She was born in 1918, and the nine siblings who came afterwards looked up to her. She went away to nursing school, and when she graduated in 1939, she was the president of her class.
Later on, she married this man, John B. Herb.
Together, they had seven children. There were six daughters, of which my mother was the second youngest, and one son. The family lived in this house, on Essex Place in Nashville, Tennessee.
John died of lung cancer in 1963, when their youngest child was only three. After his death, my Grannymo worked full time as a nurse to support the family. All of her children married and had children of their own; she has nineteen grandchildren. Now, the great-grandchildren are coming along.
One day, my aunt mentioned to me that Grannymo might like to have an afghan. And that her 90th birthday was coming up. So, I set to work. Three months later:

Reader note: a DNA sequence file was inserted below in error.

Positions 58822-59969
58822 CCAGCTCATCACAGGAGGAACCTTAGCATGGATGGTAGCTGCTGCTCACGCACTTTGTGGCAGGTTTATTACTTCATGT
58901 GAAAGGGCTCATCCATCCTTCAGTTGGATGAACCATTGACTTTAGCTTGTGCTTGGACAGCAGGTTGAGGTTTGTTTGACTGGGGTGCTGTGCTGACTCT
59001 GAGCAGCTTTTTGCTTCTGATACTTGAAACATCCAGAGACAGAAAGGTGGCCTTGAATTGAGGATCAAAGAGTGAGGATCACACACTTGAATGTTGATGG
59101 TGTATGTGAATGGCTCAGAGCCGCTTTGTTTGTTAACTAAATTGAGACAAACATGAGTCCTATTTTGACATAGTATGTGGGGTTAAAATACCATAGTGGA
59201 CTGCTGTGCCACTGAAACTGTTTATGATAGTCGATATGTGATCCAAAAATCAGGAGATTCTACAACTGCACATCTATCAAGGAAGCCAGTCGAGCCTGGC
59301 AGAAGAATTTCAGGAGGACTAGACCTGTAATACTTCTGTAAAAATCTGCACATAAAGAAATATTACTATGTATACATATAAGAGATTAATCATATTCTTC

I’m hoping that she’ll enjoy it, maybe use it when she’s doing her crossword puzzles or watching the news. I hope it lasts a long time, and none of the caregivers wash it with bleach! Mostly, though, I hope she knows I made it because I love her. And selfishly, I hope that she was right when she said, “Whenever I use it, I’ll think of you.” Because now, whenever I make another blanket, I’ll think of the first one that I ever made, this one, for my Grannymo.